Institute for War and Peace Reporting | Giving Voice, Driving Change

Berisha Tones Down Nano Threat

Climbdown follows foreign warnings against attempt to overturn government.
By Dalina Buzi

Albania’s opposition leader Sali Berisha has backed down from a veiled threat to topple the government by force, after it became clear that the public and the international community would not recognise such a coup.


Inspired by the rallies that recently sent packing Georgia's President Eduard Shevardnadze, the Democratic party leader on February 7 urged street demonstrations on February 21 to bring down the Socialist-run government of Fatos Nano.


International criticism was sharp. After meeting Berisha on February 8, the European Commission amabassador, Lutz Salzmann, criticised the implied threat of force. “Protests should be democratic,” he said.


The US ambassador in Tirana, James Jeffrey, backed Salzmann the next day, declaring Americans “support for peaceful protestations but never violent ones”.


Berisha had made it clear on February 7 that he hoped massive street protests would expel the country's current boss from office, yet he insisted all along that any anti-government action would be “peaceful and democratic”.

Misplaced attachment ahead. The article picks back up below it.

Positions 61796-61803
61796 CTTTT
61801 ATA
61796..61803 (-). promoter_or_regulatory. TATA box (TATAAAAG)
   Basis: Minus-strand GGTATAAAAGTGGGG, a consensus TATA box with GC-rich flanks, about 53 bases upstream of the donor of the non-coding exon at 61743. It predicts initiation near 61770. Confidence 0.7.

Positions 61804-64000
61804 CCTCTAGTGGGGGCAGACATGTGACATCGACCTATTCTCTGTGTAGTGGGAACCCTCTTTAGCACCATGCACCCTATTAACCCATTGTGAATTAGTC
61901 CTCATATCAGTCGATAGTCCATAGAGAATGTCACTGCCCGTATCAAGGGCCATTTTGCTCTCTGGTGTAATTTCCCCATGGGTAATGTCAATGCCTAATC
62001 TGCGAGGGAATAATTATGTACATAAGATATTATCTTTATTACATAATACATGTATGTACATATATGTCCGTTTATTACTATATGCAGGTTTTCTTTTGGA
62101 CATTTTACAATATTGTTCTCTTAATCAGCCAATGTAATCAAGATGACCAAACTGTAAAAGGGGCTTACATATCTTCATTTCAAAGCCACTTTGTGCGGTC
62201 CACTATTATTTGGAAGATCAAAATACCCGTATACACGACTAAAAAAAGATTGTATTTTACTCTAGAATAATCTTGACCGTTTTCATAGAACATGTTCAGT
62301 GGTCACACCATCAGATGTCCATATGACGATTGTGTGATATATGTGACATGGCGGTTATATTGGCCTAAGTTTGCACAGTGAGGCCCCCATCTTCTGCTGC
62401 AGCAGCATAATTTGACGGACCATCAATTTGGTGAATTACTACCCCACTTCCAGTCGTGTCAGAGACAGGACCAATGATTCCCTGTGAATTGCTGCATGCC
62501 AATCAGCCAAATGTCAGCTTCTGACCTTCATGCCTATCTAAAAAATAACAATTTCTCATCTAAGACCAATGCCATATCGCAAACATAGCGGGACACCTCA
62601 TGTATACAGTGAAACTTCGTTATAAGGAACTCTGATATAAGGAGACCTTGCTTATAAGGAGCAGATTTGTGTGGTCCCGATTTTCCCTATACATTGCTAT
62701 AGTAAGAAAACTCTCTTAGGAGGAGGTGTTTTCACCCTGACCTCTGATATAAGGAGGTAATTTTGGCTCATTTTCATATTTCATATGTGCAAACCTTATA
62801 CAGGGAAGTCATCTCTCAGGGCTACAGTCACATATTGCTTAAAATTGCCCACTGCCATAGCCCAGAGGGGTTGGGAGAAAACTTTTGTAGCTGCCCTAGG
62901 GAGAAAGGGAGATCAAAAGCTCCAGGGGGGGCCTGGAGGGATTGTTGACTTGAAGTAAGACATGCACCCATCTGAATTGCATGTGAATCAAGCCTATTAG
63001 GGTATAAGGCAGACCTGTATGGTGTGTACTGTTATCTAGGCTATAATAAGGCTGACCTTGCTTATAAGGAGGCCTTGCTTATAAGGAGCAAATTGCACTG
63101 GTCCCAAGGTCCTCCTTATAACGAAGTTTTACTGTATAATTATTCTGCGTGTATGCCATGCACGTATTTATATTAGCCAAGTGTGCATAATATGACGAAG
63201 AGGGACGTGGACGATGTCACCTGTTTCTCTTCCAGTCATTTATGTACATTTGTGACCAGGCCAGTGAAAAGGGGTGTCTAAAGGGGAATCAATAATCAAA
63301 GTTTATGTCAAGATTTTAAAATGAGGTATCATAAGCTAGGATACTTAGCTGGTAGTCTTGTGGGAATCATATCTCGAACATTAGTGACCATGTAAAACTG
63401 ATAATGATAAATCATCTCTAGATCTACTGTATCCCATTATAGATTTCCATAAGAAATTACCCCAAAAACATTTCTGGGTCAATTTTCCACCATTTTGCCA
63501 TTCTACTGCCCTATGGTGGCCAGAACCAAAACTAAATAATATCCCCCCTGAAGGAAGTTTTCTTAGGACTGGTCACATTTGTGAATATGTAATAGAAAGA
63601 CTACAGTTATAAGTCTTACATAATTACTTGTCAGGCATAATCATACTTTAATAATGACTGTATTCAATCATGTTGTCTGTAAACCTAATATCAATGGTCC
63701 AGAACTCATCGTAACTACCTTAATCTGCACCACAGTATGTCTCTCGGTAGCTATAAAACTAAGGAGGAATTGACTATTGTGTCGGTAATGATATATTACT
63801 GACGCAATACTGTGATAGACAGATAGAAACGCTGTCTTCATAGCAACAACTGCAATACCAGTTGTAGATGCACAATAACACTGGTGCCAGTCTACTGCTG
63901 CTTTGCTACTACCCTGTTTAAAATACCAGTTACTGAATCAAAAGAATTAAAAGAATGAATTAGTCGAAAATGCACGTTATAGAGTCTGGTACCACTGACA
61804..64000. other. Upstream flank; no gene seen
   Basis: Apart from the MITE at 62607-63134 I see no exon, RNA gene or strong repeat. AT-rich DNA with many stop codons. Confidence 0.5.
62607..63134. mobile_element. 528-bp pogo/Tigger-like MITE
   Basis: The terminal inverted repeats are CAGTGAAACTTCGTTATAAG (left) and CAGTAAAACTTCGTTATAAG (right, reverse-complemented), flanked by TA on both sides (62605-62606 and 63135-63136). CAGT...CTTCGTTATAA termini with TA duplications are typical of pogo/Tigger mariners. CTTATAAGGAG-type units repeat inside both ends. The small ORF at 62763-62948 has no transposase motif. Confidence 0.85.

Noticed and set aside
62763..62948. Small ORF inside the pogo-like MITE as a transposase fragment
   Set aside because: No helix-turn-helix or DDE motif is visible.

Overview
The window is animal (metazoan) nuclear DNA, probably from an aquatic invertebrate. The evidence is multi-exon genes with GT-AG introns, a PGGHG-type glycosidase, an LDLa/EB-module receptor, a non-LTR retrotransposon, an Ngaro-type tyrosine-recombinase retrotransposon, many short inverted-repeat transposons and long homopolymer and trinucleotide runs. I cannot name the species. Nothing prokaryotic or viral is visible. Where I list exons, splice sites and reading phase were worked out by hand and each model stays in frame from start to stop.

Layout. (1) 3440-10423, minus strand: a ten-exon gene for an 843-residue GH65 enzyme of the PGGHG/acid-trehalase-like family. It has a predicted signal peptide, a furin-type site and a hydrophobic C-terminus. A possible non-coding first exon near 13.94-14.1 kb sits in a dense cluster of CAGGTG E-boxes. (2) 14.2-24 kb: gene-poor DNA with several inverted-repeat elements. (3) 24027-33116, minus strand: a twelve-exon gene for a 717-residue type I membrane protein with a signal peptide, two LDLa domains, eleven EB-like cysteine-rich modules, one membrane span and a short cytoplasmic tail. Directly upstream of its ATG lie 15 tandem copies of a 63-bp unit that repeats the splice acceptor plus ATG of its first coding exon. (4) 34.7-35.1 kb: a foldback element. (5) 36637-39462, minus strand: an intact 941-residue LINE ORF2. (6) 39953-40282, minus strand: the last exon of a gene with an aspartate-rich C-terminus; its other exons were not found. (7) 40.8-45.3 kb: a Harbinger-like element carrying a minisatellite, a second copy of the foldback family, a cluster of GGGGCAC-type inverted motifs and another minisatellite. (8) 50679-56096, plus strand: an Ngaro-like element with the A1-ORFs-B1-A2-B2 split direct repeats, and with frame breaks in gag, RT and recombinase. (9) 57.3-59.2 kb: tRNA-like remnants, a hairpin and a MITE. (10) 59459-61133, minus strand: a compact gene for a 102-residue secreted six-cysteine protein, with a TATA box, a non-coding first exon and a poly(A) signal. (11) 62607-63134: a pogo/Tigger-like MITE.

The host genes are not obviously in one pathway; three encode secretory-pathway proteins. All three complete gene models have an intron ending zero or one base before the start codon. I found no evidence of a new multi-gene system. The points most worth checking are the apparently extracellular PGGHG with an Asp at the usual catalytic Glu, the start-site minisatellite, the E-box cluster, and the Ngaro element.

The oppostion leader had claimed Nano was Albania's answer to Shevardnadze, who was driven from office last December with the support of an overwhelming majority among the Georgian public.


But Albanians shunned the comparison, despite deep dissatisfaction with the government’s performance and anger over the handling of the death at sea of 21 Albanian economic migrants.


Domestic and international opinion turned against the Democratic Party leader after the February 7 protest turned violent.


Thousands of demonstrators marched towards the prime minister's building, yelling, “Nano Leave!” When they broke windows with stones, special forces units surrounding the building fired in the air.


Far from cowing the authorities, Public Order Minister Igli Toska told parliament the following day that they would be “merciless” when it came to dealing with future protests.